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Extension is the right call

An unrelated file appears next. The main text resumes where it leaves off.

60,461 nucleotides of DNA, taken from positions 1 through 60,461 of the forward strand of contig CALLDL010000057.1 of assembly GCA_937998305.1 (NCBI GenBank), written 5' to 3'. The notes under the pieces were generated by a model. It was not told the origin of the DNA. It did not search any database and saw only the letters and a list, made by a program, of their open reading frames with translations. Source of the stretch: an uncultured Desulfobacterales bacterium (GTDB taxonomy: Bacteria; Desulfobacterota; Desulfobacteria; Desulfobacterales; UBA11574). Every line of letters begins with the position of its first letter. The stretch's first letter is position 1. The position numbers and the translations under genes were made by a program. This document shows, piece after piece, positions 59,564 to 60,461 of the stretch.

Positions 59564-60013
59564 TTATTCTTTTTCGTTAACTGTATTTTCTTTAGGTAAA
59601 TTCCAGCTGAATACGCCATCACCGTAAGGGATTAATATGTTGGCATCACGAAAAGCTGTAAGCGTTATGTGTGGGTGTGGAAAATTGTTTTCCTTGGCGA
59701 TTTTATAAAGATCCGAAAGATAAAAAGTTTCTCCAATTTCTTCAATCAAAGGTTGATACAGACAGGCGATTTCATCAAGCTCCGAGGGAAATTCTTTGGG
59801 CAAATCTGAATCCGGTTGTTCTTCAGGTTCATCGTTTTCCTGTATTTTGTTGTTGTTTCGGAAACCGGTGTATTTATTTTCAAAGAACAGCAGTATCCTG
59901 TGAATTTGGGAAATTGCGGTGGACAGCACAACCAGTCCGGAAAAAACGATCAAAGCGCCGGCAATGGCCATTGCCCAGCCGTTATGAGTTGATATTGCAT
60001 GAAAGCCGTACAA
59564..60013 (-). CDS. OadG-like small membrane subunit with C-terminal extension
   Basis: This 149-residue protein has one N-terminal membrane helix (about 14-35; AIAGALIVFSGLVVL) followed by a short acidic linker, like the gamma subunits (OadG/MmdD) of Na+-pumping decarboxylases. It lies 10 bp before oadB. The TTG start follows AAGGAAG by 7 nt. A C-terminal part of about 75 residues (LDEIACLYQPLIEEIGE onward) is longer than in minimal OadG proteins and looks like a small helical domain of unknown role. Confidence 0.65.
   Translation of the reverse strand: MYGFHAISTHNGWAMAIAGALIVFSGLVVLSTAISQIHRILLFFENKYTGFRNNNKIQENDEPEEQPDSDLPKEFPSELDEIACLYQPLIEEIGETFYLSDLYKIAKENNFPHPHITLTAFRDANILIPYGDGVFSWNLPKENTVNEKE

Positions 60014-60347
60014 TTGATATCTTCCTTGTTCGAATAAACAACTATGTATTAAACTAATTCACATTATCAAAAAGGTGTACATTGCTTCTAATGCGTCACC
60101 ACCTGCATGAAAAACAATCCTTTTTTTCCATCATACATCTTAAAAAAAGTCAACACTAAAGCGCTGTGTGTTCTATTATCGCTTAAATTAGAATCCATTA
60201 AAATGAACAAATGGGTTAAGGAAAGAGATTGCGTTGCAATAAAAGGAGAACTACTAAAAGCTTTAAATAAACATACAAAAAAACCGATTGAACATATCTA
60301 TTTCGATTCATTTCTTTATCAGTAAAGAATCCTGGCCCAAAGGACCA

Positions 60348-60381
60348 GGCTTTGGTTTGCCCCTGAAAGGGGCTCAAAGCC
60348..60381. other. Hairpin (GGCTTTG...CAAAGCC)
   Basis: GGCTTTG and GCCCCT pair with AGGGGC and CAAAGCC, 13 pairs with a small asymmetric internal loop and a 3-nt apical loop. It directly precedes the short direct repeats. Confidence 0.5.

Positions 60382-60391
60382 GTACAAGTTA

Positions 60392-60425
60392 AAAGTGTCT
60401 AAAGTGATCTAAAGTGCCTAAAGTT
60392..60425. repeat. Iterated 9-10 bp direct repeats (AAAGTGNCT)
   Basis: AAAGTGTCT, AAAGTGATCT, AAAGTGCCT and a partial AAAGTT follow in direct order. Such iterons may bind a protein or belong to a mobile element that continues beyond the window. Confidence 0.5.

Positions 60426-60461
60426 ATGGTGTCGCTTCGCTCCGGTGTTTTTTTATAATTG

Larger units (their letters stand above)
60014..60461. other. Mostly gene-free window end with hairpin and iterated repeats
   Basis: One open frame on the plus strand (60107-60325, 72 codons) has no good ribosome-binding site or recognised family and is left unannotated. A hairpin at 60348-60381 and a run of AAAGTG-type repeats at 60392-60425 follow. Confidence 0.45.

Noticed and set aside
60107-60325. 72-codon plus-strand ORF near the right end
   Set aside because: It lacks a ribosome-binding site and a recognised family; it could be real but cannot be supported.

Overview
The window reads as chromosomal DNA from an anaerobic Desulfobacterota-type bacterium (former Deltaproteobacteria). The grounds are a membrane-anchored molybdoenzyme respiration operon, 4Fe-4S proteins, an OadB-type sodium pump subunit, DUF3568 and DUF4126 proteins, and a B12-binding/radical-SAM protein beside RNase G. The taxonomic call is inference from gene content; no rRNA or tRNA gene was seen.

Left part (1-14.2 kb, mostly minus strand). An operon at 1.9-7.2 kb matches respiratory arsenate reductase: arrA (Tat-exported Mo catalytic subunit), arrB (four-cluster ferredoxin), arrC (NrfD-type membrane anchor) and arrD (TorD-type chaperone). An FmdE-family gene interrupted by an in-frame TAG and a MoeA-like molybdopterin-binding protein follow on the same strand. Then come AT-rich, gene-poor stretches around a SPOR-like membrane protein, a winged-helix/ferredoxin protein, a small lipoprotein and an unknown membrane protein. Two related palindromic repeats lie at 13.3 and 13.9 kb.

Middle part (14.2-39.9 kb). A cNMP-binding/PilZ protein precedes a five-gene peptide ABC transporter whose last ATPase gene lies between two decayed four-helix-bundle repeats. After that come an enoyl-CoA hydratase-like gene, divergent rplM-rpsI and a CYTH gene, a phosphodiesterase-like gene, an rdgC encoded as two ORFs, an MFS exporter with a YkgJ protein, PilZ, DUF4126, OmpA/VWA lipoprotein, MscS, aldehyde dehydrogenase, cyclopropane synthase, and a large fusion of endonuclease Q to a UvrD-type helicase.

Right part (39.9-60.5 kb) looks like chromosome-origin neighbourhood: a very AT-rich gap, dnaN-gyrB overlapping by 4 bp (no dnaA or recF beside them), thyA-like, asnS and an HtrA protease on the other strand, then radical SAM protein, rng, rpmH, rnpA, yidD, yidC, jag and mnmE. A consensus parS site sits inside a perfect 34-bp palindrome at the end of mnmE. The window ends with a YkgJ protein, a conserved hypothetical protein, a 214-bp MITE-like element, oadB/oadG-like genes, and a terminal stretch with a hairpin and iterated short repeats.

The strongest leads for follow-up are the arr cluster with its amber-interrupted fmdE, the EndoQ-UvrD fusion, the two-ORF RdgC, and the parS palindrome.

PRIME Minister Moeketsi Majoro last night extended by a week a lockdown which came into force two weeks ago to stop the spread of Covid-19. That decision was a no-brainer. The catastrophic results of Covid-19 are clear for all to see. From just 51 deaths reported by the National Covid-19 Secretariat (Nacosec) on January 1, 2021, we now have 146 dead as of Tuesday this week. Lesotho has now recorded 8 047 cases of Covid-19 since April last year. These are no longer dry statistics; these are people we know, close friends, relatives, neighbours and acquaintances. We also know that the numbers of those who have died from the virus are much more than the reported 146 since some deaths are being attributed to respiratory infections and not Covid. Each week that passes is providing irrefutable evidence and a grim reminder of the deadliness of this disease, highlighting at the same time the need for vigilance. That is why we endorse the decision by Majoro to extend the lockdown to ensure Basotho stay at home until the rate of infection goes dramatically down. Any other decision would be suicidal. Hard as it is, the extension of the lockdown was the right call. The reality is that we are still dying in intolerably huge numbers. In fact, it is clear from the stats from Nacosec that we are now in a much worse situation than we were in early January. This should of course prickle our collective conscience as a people to do the best we can to keep ourselves and our friends safe. But the reality though is that we still have some nincompoops amongst us who still argue and behave as if things are still normal, which is very tragic. We note with extreme disappointment how some of our people are still congregating at bars for a drink during weekends. That is totally unacceptable. Of course, it is not the government’s business to keep ourselves safe. It is my responsibility as an individual to do so. We must therefore play our part in fighting this deadly pandemic. While the ordinary man and woman might have occasionally let their guard down, it is the senior government officials who have also been a major disappointment. Basotho have generally resisted the call for smaller gatherings at our funerals. We still meet at large funerals, with some senior government officials attending such burials in person as well. They need to lead by example so that we do not have big funerals where the virus can spread easily. What Covid-19 has done is to seriously expose the weaknesses of our rickety healthcare system. Despite being generally spared during the first wave of the disease, we dithered and prevaricated until we were caught in a storm. Authorities in the Ministry of Health were also slow to react. The result is that this virus is now threatening to wipe us out, unless we get our act together. It has not helped that Nacosec, which was charged with fighting the pandemic, was caught up in fights with some political players seeing the institution as a vehicle for wealth accumulation. Our hospitals must be equipped with enough oxygen. Our nurses and doctors who are at the frontline, and who we salute for their heroic efforts in fighting the virus, need enough protective gear to fight the disease. They also need to be remunerated well for the risks they are taking on our behalf. These are the issues that must be resolved – now.

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